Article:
Diverting Ostomy: For Whom, When, What, Where, and Why

“Fecal diversion is an important tool in the surgical armamentarium. There is much controversy regarding which clinical scenarios warrant diversion. Some of the most common applications for the use of a diverting stoma include construction of diverting ileostomy or colostomy, ostomy for low colorectal/coloanal anastomosis, inflammatory bowel disease, diverticular disease, and obstructing colorectal cancer with the conclusion that diverting loop ileostomy is preferred to loop colostomy” (Plasencia)

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The Landmark Series: Pancreatic Neuroendocrine Tumors

“Pancreatic neuroendocrine tumors (PNETs) comprise a heterogeneous group of neoplasms arising from pancreatic islet cells that remain relatively rare but are increasing in incidence worldwide. While significant advances have been made in recent years with regard to systemic therapies for patients with advanced disease, surgical resection remains the standard of care for most patients with localized tumors. Although formal pancreatectomy with regional lymphadenectomy is the standard approach for most PNETs, pancreas-preserving approaches without formal lymphadenectomy are acceptable for smaller tumors at low risk for lymph node metastases.”

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Incidence of biliary stricture formation after pancreaticoduodenectomy (PD) for benign and malignant periampullary disease.

“Between January 1995 and April 2003, 1595 patients underwent PD for periampullary disease (392 benign, 1203 malignant). A retrospective analysis of a prospectively collected database was performed to determine the incidence of biliary stricture after PD.”

Results: “Forty-two of the 1595 patients (2.6%) who underwent PD developed postoperative jaundice secondary to a stricture of the biliary-enteric anastomosis. There was no difference in the incidence of biliary strictures after resection for benign (n = 10, 2.6%) or malignant disease (n = 32, 2.6%). The median time to stricture formation resulting in jaundice was 13 months (range, 1–106 months) and was similar for patients with benign and malignant disease. Preoperative jaundice did not protect against biliary stricture formation. By univariate analysis, biliary strictures were associated with preoperative percutaneous biliary drainage (odds ratio [OR] = 2.11, P = 0.02) and postoperative biliary stenting (OR = 2.11, P = 0.013). Postoperative chemoradiotherapy in patients with malignant disease was not associated with stricture formation. All strictures were initially managed with percutaneous biliary balloon dilatation and stenting, and only 2 patients required redo hepaticojejunostomy. Recurrent neoplastic disease was discovered in only 3 of the 32 patients (9%) with malignant disease. All 3 of these patients had cholangiocarcinoma as their initial diagnosis.”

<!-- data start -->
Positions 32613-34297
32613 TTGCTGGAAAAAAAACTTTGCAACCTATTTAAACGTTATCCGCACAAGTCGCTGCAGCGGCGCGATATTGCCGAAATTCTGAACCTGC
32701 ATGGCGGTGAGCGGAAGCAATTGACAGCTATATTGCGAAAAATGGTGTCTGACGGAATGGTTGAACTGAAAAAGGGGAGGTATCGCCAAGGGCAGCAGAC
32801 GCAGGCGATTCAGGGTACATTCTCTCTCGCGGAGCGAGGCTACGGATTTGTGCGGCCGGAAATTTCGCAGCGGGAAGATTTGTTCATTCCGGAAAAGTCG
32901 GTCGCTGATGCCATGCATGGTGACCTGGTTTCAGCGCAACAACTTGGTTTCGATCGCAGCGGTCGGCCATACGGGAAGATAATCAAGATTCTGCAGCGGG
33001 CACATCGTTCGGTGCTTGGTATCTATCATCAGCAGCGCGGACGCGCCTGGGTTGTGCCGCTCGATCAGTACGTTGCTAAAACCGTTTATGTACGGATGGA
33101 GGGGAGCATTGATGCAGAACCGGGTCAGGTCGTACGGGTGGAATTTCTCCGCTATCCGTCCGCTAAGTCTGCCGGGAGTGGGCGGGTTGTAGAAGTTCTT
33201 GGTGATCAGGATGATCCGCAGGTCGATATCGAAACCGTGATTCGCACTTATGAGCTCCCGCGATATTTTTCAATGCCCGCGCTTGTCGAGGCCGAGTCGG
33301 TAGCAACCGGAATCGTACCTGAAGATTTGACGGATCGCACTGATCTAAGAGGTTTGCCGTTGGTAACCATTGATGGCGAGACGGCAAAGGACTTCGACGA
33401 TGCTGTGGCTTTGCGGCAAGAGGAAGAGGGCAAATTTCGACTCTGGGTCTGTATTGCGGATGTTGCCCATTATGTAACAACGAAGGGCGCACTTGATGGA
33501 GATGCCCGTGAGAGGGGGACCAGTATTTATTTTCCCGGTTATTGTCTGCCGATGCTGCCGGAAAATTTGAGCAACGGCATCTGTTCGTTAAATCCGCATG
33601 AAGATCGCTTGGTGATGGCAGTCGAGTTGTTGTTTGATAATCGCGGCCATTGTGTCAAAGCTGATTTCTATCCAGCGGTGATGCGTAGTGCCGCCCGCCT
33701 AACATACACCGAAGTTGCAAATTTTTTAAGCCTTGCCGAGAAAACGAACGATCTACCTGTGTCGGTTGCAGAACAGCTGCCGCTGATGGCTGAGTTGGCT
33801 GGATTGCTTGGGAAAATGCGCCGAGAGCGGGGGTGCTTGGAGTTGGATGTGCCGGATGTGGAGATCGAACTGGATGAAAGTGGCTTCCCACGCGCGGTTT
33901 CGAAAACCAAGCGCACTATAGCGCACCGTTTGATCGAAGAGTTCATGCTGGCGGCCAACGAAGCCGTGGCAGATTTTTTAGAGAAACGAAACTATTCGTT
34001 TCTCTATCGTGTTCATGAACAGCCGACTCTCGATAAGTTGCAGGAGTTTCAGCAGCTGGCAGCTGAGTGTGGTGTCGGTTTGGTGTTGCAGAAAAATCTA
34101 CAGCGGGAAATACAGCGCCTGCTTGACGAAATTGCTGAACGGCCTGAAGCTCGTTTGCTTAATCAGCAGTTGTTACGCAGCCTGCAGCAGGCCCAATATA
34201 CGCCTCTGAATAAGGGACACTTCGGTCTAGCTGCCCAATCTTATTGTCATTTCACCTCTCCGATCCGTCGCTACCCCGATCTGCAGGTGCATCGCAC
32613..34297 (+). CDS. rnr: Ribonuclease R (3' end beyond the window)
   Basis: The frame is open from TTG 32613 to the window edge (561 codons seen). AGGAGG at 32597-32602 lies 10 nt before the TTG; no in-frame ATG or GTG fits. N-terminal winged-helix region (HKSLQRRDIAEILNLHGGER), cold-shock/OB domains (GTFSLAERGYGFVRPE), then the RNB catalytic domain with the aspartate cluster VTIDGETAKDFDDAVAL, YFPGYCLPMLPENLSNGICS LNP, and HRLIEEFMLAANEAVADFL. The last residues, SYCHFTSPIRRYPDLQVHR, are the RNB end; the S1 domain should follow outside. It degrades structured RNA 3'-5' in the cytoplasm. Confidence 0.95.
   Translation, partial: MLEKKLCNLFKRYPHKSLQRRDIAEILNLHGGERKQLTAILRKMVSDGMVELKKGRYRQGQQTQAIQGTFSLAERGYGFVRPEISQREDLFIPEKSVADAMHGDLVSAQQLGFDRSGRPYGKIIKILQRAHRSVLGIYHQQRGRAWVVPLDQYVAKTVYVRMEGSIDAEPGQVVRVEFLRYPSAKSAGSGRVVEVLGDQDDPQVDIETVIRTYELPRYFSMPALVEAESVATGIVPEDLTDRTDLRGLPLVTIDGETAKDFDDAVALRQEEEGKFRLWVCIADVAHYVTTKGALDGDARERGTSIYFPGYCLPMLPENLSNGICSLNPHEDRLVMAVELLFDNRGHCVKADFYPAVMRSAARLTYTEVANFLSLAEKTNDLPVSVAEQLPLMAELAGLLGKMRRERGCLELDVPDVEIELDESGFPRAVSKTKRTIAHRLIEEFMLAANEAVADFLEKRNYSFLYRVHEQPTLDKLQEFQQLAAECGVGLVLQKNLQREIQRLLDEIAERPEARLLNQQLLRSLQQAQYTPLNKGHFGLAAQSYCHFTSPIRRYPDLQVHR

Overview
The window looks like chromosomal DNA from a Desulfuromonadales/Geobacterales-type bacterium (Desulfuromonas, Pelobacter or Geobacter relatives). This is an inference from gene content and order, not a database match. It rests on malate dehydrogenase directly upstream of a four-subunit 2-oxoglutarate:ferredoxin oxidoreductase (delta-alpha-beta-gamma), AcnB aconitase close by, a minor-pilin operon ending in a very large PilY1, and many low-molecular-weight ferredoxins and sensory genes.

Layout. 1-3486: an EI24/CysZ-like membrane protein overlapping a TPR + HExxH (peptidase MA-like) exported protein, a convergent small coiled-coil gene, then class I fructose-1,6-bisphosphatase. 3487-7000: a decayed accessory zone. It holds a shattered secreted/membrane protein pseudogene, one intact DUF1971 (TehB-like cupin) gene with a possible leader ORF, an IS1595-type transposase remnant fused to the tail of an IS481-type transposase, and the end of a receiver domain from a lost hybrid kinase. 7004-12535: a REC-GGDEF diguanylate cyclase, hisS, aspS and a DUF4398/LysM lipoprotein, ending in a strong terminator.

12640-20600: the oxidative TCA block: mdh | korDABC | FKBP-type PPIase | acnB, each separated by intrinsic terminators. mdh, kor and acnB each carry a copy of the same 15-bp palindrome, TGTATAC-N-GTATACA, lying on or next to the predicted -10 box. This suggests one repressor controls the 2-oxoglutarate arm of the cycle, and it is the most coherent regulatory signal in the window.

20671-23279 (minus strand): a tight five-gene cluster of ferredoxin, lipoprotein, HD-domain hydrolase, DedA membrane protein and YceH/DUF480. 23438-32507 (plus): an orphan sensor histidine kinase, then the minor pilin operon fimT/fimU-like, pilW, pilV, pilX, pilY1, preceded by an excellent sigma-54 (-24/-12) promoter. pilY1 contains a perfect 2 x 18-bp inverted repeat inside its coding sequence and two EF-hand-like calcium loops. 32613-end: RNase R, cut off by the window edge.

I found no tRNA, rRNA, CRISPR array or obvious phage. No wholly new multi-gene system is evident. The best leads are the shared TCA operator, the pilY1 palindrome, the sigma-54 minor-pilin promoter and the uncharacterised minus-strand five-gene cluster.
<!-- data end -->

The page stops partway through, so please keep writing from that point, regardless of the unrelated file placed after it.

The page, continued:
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Article of Interest: Preoperative versus postoperative radiotherapy in soft-tissue sarcoma of the limbs: a randomised trial.

O’Sullivan B, Davis AM, Turcotte R, et al. Preoperative versus postoperative radiotherapy in soft-tissue sarcoma of the limbs: a randomised trial. Lancet. 2002 Jun 29;359(9325):2235-41. Full-text for Emory users.

Findings: Median follow-up was 3·3 years (range 0·27–5·6). Four patients, all in the preoperative group, did not undergo protocol surgery and were not evaluable for the primary outcome. Of those patients who were eligible and evaluable, wound complications were recorded in 31 (35%) of 88 in the preoperative group and 16 (17%) of 94 in the postoperative group (difference 18% [95% CI 5–30], p=0·01). Tumour size and anatomical site were also significant risk factors in multivariate analysis. Overall survival was slightly better in patients who had preoperative radiotherapy than in those who had postoperative treatment (p=0·0481).

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Article of interest: Evolving trends in surgical management of breast cancer: an analysis of 30 years of practice changing papers

Keelan S, Flanagan M, Hill ADK. Evolving Trends in Surgical Management of Breast Cancer: An Analysis of 30 Years of Practice Changing Papers. Front Oncol. 2021 Aug 4;11:622621. Free full-text.

Figure 1. A timeline of evolving trends in surgical management of breast cancer. OS, overall survival; DFS, disease free survival; BCS, beast conserving surgery; RT, radiotherapy; QOL, quality of life; SLNB, sentinel lymph node biopsy; ALND, axillary lymph node dissection. (p. 3)
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Simultaneous resection of primary colorectal cancer and synchronous liver metastases

Kleive D, et al. Simultaneous Resection of Primary Colorectal Cancer and Synchronous Liver Metastases: Contemporary Practice, Evidence and Knowledge Gaps. Oncol Ther. 2021 Jun;9(1):111-120. Free full-text.

Key Summary Points

  • High-level evidence in simultaneous resection of colorectal cancer and colorectal liver metastasis remains scarce.
  • Simultaneous resections may be considered in patients with good performance status and limited liver tumour burden.
  • Simultaneous resections should be avoided when requiring major liver resection and major colorectal resection.
  • Treatment strategies should be made by a multidisciplinary team.
  • Simultaneous resections should be performed as part of a clinical trial.
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